By Tommy H. Thomason

Sunday, March 9, 2014

Navy Aircraft Designation Suffixes Redux

While in the process of preparing a set of notes and illustrations about the F4U-4 configuration changes, I was somewhat surprised to find that the cannon-armed variant was designated both F4U-4B, the one I am familiar with, and F4U-4C, which didn't ring a bell right away other than C has been taken to mean a modification to add cannon armament, as in F4U-1C, SB2C -1C, and as it turns out, F8F-1C. My first thought was that the F4U-4C designation might be bogus until I discovered this photograph of BuNo 97448 in my files. It is clearly cannon-armed and almost certainly fresh off the Vought production line at Stratford, CT.
 This is a closeup of the markings on the vertical fin; you may have to take my word for it, but F4U-4C is marked on the rudder:

I have written about the confusing conflation of Navy designation suffix meanings used during different time periods (see Basically, the meaning of a letter not only changed over time but should be separated into two categories, a specific added/changed capability (C for cannon armament) and a simple revision letter (C as the third minor change but one worthy of differentiating the airplane from its predecessors). Actually, I argued that C, at least early in the war, was used for the first notable change because the suffixes A and B were reserved at the time for a Navy airplane delivered to the U.S. Army and one delivered to Britain, respectively.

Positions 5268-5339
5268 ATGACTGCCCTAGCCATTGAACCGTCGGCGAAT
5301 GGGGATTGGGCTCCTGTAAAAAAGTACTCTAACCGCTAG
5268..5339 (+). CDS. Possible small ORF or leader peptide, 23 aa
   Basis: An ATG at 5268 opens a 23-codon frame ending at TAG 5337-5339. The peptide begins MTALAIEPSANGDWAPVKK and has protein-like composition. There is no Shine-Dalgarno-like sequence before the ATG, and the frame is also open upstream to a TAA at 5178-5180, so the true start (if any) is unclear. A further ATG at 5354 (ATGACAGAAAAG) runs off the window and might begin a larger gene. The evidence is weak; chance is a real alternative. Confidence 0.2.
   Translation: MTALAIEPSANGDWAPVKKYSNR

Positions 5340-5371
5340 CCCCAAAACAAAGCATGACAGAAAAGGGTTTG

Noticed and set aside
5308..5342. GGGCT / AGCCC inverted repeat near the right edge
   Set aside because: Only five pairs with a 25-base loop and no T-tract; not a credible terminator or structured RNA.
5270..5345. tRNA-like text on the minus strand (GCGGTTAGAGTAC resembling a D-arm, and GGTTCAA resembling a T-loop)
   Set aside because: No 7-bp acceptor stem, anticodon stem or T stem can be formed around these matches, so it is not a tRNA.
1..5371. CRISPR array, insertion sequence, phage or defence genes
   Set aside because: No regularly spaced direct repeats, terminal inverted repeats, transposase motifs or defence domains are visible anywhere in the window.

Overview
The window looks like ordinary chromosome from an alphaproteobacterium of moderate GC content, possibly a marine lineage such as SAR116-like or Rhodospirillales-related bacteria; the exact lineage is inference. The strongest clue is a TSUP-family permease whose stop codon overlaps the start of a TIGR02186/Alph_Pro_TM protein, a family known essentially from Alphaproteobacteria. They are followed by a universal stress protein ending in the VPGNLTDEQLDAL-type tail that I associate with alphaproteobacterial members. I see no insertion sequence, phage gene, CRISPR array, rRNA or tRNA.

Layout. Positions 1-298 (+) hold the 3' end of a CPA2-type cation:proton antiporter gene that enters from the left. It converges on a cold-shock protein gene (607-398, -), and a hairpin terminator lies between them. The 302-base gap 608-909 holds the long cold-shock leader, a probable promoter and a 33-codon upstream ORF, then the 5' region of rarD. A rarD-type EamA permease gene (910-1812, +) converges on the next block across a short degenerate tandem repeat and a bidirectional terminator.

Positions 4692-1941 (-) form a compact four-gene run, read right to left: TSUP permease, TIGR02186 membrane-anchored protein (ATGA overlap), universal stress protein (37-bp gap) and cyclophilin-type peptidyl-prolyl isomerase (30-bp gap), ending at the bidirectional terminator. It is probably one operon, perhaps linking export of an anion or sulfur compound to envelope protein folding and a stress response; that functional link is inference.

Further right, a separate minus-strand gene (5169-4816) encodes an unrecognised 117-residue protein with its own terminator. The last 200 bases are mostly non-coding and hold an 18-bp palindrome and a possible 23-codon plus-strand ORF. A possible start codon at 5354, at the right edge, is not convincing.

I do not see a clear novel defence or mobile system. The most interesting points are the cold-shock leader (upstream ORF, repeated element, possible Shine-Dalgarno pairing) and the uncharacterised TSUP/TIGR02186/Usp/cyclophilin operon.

As it turns out, the use of suffixes by BuAer and its airplane manufacturers during the war was not well regulated and more specifically, there was no published definition for suffixes C or D as there came to be over time for A, B, E, F (briefly and replaced in effect by Z), H (except for the PBJ-1H), N,  P, R, and S. After the war, in January 1946, definitions were added for the suffixes J, K, L, Q and W.

In March 1946, however, BuAer decreed in Aviation Circular Letter 43-46 that henceforth—among other additions, deletions, and changes—that the suffix B would be used for "Special armament version" and C for "Carrier operating version of a non-carrier aircraft". In the case of the cannon-armed F4U-4C and the F8F-1C, the change was made retroactive so they became the better-known F4U-4B and F8F-1B. In the case of the F4U-4B, at least, speculation resulted decades later that these were Corsairs destined for Britain but taken by the U.S. Navy instead (or in one account on the interweb, dumped at sea by the Brits in lieu of expending the cost to return them to the U.S. after the war in compliance with the terms of use).

This suffix history is described in full in a draft monograph apparently prepared by the history section at BuAer in May 1955. See